Former Pakistani Prime Minister Benazir Bhutto has been assassinated during a rally in Rawalpindi. She was shot by a motorcyclist who then blew himself up. Current reports estimate that 20 others were killed in the explosion.
Politics has been the death of that family; her father, ex Prime Minister Zulfikar Ali Bhutto was hanged in 1979, and both of her brothers, Shahnawaz and Murtaza, were politically active before they died (one death was suspicious, one outright murder).
The murder of the main opposition politician puts the elections scheduled on January 8 at risk, just when the military president has become a civilian. A nation with a troubled history of democracy, two simmering wars on its borders, a growing pressure toward religious extremism, and a nuclear arsenal now has to find some measure of unity.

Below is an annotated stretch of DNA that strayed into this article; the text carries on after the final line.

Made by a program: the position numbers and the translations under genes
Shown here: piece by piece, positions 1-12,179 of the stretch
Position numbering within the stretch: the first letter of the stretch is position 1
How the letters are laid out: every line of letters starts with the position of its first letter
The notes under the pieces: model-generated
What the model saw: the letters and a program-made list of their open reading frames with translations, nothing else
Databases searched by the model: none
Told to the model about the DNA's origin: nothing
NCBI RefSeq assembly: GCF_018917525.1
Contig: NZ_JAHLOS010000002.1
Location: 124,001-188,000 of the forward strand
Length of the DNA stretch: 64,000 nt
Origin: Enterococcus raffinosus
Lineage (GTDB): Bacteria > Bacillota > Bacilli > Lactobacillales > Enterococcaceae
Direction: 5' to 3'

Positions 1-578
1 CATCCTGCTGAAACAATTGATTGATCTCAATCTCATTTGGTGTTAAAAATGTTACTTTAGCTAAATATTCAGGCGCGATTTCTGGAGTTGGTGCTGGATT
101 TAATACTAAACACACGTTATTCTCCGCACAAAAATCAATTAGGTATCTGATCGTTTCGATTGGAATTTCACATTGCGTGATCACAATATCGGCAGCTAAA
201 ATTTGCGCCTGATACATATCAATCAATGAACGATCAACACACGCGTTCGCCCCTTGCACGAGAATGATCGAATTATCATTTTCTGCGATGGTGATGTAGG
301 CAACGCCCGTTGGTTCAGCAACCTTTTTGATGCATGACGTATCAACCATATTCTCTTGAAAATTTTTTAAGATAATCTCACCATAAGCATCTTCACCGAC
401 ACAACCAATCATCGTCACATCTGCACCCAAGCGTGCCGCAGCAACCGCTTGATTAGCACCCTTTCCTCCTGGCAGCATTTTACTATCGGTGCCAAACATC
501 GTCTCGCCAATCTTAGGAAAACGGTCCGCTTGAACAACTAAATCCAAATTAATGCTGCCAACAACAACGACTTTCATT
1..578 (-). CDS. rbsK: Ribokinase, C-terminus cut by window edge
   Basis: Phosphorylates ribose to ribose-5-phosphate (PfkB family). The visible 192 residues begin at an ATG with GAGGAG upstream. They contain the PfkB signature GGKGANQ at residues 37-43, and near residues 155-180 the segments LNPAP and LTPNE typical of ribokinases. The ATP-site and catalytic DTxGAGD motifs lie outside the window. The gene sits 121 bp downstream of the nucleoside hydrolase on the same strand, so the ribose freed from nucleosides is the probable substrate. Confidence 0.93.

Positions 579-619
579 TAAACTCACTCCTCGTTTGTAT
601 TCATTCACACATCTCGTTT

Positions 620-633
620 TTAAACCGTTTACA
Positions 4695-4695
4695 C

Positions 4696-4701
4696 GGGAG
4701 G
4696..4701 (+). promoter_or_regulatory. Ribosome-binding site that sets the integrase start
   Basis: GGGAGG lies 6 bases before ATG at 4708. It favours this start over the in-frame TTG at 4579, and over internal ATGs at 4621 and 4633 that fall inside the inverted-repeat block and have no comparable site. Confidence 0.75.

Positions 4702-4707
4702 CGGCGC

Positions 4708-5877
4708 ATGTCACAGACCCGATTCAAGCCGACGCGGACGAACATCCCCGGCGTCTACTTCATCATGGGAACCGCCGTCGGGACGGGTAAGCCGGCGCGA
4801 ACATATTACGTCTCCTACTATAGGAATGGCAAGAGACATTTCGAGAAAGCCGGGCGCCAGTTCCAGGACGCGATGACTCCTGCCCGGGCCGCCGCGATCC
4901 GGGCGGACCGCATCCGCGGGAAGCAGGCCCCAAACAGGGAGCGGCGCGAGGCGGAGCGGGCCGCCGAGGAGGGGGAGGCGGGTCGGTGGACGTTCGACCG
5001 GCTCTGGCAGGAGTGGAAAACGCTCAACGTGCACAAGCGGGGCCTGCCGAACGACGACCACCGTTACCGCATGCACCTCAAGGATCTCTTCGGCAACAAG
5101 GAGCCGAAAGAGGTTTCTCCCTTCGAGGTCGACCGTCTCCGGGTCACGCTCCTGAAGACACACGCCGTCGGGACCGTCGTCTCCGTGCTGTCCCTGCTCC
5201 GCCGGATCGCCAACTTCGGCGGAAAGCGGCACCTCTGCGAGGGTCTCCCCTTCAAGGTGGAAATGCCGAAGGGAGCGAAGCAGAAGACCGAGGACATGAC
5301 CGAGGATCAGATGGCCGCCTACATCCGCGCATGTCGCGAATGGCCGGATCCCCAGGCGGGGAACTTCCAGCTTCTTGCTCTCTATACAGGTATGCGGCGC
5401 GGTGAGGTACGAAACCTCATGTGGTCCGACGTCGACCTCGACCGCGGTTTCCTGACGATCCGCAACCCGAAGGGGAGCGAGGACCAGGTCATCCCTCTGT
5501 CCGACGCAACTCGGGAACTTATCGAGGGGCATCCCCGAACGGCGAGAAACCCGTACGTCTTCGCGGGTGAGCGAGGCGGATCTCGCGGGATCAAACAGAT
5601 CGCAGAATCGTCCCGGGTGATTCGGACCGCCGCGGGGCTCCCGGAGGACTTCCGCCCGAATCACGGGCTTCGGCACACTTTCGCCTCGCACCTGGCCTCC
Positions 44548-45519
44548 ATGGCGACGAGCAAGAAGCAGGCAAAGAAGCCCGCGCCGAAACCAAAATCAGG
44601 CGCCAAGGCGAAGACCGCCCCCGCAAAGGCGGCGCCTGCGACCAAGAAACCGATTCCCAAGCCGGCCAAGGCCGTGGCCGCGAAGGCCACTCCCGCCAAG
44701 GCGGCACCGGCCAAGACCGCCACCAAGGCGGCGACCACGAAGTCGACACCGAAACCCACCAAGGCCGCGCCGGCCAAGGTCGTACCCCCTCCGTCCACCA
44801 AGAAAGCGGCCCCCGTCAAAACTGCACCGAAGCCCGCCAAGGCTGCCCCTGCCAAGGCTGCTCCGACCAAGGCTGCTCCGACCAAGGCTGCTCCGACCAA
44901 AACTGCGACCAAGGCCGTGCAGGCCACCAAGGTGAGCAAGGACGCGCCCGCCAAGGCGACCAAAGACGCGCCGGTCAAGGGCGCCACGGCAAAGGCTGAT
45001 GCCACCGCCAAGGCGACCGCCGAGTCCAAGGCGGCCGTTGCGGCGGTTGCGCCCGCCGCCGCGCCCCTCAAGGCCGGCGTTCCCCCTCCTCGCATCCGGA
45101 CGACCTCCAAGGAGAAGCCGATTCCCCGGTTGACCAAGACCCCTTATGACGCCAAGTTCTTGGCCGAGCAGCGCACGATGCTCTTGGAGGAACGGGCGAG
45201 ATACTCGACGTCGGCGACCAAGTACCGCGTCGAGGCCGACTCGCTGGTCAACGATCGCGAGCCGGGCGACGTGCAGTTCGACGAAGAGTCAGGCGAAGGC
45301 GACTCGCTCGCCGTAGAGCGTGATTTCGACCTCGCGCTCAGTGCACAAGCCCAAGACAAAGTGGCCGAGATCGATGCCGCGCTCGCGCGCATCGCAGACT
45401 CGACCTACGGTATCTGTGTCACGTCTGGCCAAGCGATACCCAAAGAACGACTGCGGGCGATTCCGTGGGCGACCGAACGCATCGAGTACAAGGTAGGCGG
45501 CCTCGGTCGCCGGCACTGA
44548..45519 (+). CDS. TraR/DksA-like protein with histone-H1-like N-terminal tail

Meanwhile, a mother has lost her third child and a sister her last sibling. A husband is flying to the province of Sindh to bury his wife, and three children have lost their mother. In the midst of this public tragedy (in the classical sense of the term), they must be experiencing an intense and private grief.
Where, as they say, do we go from here?